Unraveling the Common Thread: Inflammation in PCOS and MTHFR

I’ve invited a knowledgeable colleague of mine, Brian McGee, creator of Primal Build Essential Amino Acids, to tell you about something that may be a real game changer in the treatment of PCOS-related mental health symptoms. It may also be a huge factor in reducing many of the physical symptoms of PCOS. This is the first of three articles describing the issue and solution.


What on earth is MTHFR (Methylenetetrahydrofolate Reductase)? If you haven’t heard of it yet, it’s critical that you know about it, since 30 – 40% of Americans are likely to have this genetic defect, which contributes to mood disorders like depression and anxiety. Polycystic Ovary Syndrome (PCOS) is also a big contributing factor in mood disorders. Both PCOS and the MTHFR mutation are distinct conditions, but they converge in a significant way: both lead to increased systemic inflammation. This article will explore how this shared aspect can affect both diagnosis and overall health in a significantly negative way.

The Role of Inflammation in PCOS and MTHFR

Let’s talk briefly about inflammation. In and of itself, inflammation isn’t a bad thing. In fact, it’s a critical tool for homeostasis (balance in the body).Like anything, too much of a good thing is never good. For example inflammation, like a fever, helps the body combat an infection. However, as we all learned during the pandemic, too much inflammation could be deadly – AKA, the Cytokine Storm. So in our conversation here, we’re going to look at elevated inflammation that isn’t immediately life threatening. In this respect, we’ll refer to this as systemic inflammation. The effects of this are more long term consequences. Additionally, there are usually very little signs or symptoms for the individual to notice early on. By the time your body starts giving you signals that something is wrong, years or decades have passed since inflammation levels rose. The last point I’d like to make on this is the trajectory systemic inflammation takes will vary a great deal among individuals. I like to characterize it as “breaking the weak link”.

Invariably, the weak links are what will break down over time from systemic inflammation. What those weak links are depends entirely on lifestyle and genetics. This is true for all people. Now moving forward into the specifics on individuals with PCOS, MTHFR, or both, the weak links are more identifiable and will affect you from day one.

Systemic inflammation is a critical factor in both PCOS and MTHFR. Symptoms of inflammation, such as fatigue, pain, and metabolic disturbances, may be attributed to one condition when the other is also present, or both might be affecting the individual. The similarity in inflammatory responses could lead to diagnostic confusion.

In PCOS, inflammation exacerbates hormonal imbalances and can contribute to insulin resistance. In the case of MTHFR mutation, inflammation arises from impaired methylation processes. Methylation is where a methyl donor molecule is added to B-Vitamins and thus makes them “active.” Without this, the B-Vitamins cannot play their role in the building of protein, and just as important the breakdown of homocysteine after protein has been synthesized. You may also notice a common PCOS symptom: endless fatigue. In both cases, B-Vitamins play pivotal roles in wellness outcomes. For PCOS, B-vitamins help with hormone imbalances and in MTHFR, they help with lowering homocysteine levels, if they are methylated types. It’s important to know that only methylated types of B-vitamins will be effective in improving brain health and processes. Elevated systemic inflammation can lead to increased risks of certain other conditions which are easily diagnosed such as cardiovascular disease. However, often the clues can be less obvious. The one thing we can know for certain is that having elevated levels of inflammation throughout the body causes a major problem. Your body loses its ability to sense accurately what is going on with all the metabolic functions. I have explained this to my clients like this: “It’s not that your hormones are out of balance, as far as your body is concerned. In fact they are probably spot-on, given the information it was provided. The problem is that inflammation interferes with accurate sensing.”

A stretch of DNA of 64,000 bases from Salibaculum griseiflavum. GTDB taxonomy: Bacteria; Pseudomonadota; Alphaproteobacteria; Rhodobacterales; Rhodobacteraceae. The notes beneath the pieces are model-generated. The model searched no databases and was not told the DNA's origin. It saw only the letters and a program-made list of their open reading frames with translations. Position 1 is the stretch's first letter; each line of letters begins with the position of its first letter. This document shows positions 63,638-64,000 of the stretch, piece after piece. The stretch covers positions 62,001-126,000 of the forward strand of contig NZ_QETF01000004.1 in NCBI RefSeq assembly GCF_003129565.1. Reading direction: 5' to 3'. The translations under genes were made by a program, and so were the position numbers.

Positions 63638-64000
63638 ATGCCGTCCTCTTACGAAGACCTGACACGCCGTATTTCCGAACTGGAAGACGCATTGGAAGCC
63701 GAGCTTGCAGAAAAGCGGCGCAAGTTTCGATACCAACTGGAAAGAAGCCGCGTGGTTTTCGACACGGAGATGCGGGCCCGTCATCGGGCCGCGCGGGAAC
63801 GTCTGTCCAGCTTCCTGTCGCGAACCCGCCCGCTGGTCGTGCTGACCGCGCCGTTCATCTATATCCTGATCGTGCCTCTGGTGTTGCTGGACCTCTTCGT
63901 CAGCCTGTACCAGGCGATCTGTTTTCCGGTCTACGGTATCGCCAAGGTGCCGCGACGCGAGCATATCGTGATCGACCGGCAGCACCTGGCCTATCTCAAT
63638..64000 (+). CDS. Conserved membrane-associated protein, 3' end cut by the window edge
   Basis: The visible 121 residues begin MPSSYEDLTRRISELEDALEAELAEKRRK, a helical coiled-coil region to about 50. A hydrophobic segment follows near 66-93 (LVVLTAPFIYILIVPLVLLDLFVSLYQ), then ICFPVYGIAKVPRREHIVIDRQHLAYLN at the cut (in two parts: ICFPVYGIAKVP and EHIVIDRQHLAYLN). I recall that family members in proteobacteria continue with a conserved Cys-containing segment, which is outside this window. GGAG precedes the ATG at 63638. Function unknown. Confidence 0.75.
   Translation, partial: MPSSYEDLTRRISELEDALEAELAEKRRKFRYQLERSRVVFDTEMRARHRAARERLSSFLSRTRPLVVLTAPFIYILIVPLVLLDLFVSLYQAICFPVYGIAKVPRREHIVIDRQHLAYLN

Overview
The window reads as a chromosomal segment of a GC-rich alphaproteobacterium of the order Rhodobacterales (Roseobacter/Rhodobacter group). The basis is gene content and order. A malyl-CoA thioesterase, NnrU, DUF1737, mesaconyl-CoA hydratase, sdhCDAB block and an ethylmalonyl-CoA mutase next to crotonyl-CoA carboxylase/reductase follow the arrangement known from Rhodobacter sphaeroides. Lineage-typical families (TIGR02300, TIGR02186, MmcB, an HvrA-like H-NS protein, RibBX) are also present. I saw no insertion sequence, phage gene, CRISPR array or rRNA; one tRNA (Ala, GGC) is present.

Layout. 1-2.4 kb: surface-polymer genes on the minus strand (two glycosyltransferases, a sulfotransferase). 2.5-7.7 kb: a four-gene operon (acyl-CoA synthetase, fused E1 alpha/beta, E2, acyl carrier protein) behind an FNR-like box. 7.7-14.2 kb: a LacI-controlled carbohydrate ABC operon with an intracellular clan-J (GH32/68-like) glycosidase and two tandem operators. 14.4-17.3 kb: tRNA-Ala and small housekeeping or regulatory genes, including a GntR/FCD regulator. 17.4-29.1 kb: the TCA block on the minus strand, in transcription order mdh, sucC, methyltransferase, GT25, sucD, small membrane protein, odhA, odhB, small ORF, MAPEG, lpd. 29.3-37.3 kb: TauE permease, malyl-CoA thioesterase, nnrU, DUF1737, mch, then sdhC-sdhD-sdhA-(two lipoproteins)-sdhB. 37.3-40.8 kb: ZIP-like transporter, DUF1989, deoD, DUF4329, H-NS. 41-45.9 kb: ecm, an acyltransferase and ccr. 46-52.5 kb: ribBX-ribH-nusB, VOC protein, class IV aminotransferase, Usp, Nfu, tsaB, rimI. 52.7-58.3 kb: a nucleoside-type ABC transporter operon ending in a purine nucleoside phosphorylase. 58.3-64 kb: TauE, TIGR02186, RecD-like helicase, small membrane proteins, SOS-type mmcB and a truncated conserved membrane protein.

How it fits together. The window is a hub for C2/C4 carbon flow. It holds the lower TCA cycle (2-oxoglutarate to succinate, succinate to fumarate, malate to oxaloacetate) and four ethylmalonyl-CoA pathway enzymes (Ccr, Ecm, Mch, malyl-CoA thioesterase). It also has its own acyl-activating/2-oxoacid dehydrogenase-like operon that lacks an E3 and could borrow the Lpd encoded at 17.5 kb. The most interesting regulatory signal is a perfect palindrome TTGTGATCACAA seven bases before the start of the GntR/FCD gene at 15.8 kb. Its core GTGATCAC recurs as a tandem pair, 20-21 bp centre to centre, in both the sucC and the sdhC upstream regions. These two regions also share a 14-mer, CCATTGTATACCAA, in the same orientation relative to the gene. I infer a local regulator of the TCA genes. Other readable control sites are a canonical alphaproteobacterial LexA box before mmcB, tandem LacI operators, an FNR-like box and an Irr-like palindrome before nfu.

Misdiagnosis and overlapping sets of symptoms can complicate treatment of PCOS. Recognizing the role of inflammation is crucial for accurate diagnosis and effective management. Having a plan that incorporates regular assessment of systemic inflammation is critical. Being able to put out the fire requires being able to see the smoke. Having tools that let you see where your inflammation levels are rising is a good thing. The next post will delve deeper into another commonality of the two conditions: elevated homocysteine levels.

Brian McGee

With over three decades of dedicated experience, Brian McGee stands as a vanguard in structural integrative massage and cranial sacral therapy. A Certified Massage Practitioner (CMP) from California, Brian McGee has revolutionized client rehabilitation post-conventional surgeries with bespoke biomechanical exercises, outperforming traditional physical therapies.

Delving deep into the realms of nutrition and metabolic functions, Brian McGee recognizes the often overlooked elements vital for wellness. This insight has culminated in the pioneering development of a sports nutrition formula, designed to rectify prevalent deficiencies in the market. His profound commitment to enhancing metabolic function and overall health is evident in every aspect of his work.

Through his practice, Brian not only restores physical vitality but also empowers clients to achieve their ultimate wellness goals, embodying a true testament to the power of integrated healing and nutritional foresight. Join Brian on a journey to optimal health, where innovative therapy meets nutritional excellence.